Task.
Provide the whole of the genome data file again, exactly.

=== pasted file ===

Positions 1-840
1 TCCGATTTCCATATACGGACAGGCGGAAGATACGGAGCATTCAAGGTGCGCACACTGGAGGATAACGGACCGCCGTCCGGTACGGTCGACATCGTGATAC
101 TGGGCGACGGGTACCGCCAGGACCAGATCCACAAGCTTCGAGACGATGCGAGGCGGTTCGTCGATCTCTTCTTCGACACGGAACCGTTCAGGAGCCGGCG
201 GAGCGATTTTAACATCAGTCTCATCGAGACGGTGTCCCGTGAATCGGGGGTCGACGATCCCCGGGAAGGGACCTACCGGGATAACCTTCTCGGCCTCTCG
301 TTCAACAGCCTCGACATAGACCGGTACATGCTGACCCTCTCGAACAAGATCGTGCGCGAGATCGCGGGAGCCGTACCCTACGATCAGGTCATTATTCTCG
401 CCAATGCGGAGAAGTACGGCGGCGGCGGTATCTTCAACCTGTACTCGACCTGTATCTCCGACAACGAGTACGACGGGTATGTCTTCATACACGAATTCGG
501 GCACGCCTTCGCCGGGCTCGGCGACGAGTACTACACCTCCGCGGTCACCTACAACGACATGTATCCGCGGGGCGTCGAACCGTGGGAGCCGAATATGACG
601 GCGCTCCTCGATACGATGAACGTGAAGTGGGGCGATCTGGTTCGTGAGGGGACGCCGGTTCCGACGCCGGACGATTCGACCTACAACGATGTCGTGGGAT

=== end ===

Positions 1-840
1 TCCGATTTCCATATACGGACAGGCGGAAGATACGGAGCATTCAAGGTGCGCACACTGGAGGATAACGGACCGCCGTCCGGTACGGTCGACATCGTGATAC
101 TGGGCGACGGGTACCGCCAGGACCAGATCCACAAGCTTCGAGACGATGCGAGGCGGTTCGTCGATCTCTTCTTCGACACGGAACCGTTCAGGAGCCGGCG
201 GAGCGATTTTAACATCAGTCTCATCGAGACGGTGTCCCGTGAATCGGGGGTCGACGATCCCCGGGAAGGGACCTACCGGGATAACCTTCTCGGCCTCTCG
301 TTCAACAGCCTCGACATAGACCGGTACATGCTGACCCTCTCGAACAAGATCGTGCGCGAGATCGCGGGAGCCGTACCCTACGATCAGGTCATTATTCTCG
401 CCAATGCGGAGAAGTACGGCGGCGGCGGTATCTTCAACCTGTACTCGACCTGTATCTCCGACAACGAGTACGACGGGTATGTCTTCATACACGAATTCGG
501 GCACGCCTTCGCCGGGCTCGGCGACGAGTACTACACCTCCGCGGTCACCTACAACGACATGTATCCGCGGGGCGTCGAACCGTGGGAGCCGAATATGACG
601 GCGCTCCTCGATACGATGAACGTGAAGTGGGGCGATCTGGTTCGTGAGGGGACGCCGGTTCCGACGCCGGACGATTCGACCTACAACGATGTCGTGGGAT